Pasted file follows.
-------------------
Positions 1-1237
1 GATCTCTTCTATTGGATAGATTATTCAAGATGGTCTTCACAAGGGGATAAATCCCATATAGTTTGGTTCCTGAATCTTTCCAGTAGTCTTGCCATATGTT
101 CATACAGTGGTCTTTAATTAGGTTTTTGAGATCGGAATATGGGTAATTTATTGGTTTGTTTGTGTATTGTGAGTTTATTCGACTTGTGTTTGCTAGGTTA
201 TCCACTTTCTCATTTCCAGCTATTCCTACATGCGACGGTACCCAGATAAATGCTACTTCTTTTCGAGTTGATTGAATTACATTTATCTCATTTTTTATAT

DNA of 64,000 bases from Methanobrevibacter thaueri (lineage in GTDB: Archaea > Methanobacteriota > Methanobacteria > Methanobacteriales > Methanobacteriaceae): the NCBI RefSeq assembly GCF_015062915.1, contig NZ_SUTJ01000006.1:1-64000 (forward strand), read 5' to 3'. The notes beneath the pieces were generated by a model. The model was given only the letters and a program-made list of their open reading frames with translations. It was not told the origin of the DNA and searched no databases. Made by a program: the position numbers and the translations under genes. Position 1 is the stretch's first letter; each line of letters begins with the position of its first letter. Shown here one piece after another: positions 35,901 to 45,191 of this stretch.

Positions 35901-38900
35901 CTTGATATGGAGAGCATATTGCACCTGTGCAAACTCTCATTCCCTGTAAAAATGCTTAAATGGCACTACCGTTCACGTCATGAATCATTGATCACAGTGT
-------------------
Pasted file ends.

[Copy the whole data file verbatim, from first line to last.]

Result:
Positions 1-1237
1 GATCTCTTCTATTGGATAGATTATTCAAGATGGTCTTCACAAGGGGATAAATCCCATATAGTTTGGTTCCTGAATCTTTCCAGTAGTCTTGCCATATGTT
101 CATACAGTGGTCTTTAATTAGGTTTTTGAGATCGGAATATGGGTAATTTATTGGTTTGTTTGTGTATTGTGAGTTTATTCGACTTGTGTTTGCTAGGTTA
201 TCCACTTTCTCATTTCCAGCTATTCCTACATGCGACGGTACCCAGATAAATGCTACTTCTTTTCGAGTTGATTGAATTACATTTATCTCATTTTTTATAT

DNA of 64,000 bases from Methanobrevibacter thaueri (lineage in GTDB: Archaea > Methanobacteriota > Methanobacteria > Methanobacteriales > Methanobacteriaceae): the NCBI RefSeq assembly GCF_015062915.1, contig NZ_SUTJ01000006.1:1-64000 (forward strand), read 5' to 3'. The notes beneath the pieces were generated by a model. The model was given only the letters and a program-made list of their open reading frames with translations. It was not told the origin of the DNA and searched no databases. Made by a program: the position numbers and the translations under genes. Position 1 is the stretch's first letter; each line of letters begins with the position of its first letter. Shown here one piece after another: positions 35,901 to 45,191 of this stretch.

Positions 35901-38900
35901 CTTGATATGGAGAGCATATTGCACCTGTGCAAACTCTCATTCCCTGTAAAAATGCTTAAATGGCACTACCGTTCACGTCATGAATCATTGATCACAGTGT